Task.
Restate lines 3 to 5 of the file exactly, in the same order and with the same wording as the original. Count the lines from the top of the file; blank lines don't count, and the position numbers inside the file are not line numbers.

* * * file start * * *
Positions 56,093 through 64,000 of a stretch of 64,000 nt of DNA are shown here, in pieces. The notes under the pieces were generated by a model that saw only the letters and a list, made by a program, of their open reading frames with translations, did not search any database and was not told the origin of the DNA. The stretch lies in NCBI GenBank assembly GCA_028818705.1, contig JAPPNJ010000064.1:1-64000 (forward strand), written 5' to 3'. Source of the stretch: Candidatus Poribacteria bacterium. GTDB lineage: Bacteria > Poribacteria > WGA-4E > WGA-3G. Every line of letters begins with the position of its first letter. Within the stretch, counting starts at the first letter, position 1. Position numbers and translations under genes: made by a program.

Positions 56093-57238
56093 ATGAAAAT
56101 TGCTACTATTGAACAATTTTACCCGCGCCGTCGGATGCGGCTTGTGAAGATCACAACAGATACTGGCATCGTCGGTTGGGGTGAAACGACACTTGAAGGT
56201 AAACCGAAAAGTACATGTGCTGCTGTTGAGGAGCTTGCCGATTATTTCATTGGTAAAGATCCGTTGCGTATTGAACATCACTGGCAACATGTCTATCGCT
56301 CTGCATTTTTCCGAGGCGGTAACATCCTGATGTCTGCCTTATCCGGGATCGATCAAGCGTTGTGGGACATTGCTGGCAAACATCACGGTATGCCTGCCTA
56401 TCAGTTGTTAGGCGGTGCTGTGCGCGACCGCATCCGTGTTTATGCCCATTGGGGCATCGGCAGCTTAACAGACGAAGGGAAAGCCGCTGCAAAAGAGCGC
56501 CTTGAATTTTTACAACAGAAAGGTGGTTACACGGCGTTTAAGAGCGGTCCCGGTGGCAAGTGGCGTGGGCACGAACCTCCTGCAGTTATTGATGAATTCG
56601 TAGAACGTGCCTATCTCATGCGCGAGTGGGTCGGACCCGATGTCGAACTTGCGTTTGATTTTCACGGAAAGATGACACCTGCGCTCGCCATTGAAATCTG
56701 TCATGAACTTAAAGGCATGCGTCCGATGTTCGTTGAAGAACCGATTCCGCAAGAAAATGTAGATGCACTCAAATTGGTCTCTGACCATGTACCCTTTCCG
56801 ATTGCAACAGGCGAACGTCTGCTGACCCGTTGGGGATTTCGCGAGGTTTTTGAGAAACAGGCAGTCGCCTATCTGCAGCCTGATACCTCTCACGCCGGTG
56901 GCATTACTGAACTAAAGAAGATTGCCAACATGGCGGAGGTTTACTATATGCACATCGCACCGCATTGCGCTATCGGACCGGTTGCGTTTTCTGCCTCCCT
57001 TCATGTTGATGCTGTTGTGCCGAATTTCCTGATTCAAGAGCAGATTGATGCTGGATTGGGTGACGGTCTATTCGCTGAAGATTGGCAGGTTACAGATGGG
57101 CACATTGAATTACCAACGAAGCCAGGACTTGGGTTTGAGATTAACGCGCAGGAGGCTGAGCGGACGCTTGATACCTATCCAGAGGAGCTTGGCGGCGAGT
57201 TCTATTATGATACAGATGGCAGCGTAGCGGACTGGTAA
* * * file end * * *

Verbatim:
56093 ATGAAAAT
56101 TGCTACTATTGAACAATTTTACCCGCGCCGTCGGATGCGGCTTGTGAAGATCACAACAGATACTGGCATCGTCGGTTGGGGTGAAACGACACTTGAAGGT
56201 AAACCGAAAAGTACATGTGCTGCTGTTGAGGAGCTTGCCGATTATTTCATTGGTAAAGATCCGTTGCGTATTGAACATCACTGGCAACATGTCTATCGCT